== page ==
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Building Superintendent

Building superintendents maintain and manage commercial, institutional and residential properties.

Also Known As

Apartment Manager, Caretaker, Cleaner, Residential Manager

NOC Codes

In Canada, the federal government groups and organizes occupations based on a National Occupational Classification (NOC) system. This alis occupation may not reflect the entire NOC group it is part of. Data for the NOC group can apply across multiple occupations.

The NOC system is updated every 5 years to reflect changes in the labour market. Government forms and labour market data may group and refer to an occupation differently, depending on the system used. Here is how this occupation has been classified over time:

  • 2006 NOC: Janitors, Caretakers and Building Superintendents (6663) 
  • 2006 NOC-S: Janitors, Caretakers and Building Superintendents (G933) 
  • 2011 NOC: Janitors, caretakers and building superintendents (6733) 
  • 2016 NOC: Janitors, caretakers and building superintendents (6733)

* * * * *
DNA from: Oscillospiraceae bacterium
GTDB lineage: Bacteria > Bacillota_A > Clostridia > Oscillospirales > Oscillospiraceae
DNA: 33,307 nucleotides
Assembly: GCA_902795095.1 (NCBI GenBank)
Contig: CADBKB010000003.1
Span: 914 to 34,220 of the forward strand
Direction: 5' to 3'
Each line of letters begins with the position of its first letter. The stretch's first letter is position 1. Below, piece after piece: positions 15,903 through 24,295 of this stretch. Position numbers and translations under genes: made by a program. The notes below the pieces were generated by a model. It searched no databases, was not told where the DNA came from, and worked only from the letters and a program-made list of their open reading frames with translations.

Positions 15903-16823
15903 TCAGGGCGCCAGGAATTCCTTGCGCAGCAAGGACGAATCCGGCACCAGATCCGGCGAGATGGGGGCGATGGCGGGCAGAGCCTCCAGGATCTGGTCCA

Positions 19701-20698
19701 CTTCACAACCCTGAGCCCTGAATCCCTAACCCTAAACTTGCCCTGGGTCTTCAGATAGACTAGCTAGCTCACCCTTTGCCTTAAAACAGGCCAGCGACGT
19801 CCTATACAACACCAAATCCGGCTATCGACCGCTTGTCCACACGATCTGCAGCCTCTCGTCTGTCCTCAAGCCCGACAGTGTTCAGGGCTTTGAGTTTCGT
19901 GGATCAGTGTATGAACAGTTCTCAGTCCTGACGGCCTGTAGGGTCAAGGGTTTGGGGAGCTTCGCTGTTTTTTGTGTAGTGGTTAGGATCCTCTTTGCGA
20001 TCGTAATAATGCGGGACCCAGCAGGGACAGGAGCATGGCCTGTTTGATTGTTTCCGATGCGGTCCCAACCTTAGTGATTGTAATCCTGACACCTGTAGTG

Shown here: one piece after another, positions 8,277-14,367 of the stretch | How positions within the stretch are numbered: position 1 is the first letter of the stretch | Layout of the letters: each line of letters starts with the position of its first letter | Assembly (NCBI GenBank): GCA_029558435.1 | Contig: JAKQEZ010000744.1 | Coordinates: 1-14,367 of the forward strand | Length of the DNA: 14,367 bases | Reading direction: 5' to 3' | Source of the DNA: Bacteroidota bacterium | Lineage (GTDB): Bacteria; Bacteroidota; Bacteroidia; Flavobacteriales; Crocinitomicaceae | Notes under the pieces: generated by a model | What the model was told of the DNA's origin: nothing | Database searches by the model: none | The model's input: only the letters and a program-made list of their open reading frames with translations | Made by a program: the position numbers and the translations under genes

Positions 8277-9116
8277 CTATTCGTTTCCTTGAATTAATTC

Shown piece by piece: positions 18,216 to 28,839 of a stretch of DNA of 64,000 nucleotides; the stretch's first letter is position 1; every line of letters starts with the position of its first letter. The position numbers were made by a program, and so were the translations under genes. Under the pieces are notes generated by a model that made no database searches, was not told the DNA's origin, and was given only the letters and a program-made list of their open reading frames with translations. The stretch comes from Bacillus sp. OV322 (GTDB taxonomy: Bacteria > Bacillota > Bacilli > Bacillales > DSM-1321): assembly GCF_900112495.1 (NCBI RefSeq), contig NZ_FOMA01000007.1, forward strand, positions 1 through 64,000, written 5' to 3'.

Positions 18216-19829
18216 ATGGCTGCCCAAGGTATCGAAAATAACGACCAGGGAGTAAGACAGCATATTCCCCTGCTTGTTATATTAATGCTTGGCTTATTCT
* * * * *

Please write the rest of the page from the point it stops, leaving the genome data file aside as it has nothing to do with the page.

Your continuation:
Interests & Abilities

In Alberta, this occupation is part of 1 or more 2006 National Occupational Classification (NOC) groups. If there are multiple related NOC groups, select a NOC heading to learn about each one.

Janitors, Caretakers and Building Superintendents
2006 NOC : 6663

Interest Codes

Interest Codes for This NOC Group


Interest in copying instructions to clean and maintain the interior and exterior of commercial, institutional and residential buildings and their grounds; to contract tradespersons for major repairs; and to ensure that security and safety measures are in place in the establishment


Interest in operating - manipulating industrial vacuum cleaners to remove scraps, dirt, heavy debris and other refuse; to sweep, mop, scrub and wax hallways, floors and stairs; to clear snow and ice from walkways and parking areas; and to cut grass and tend grounds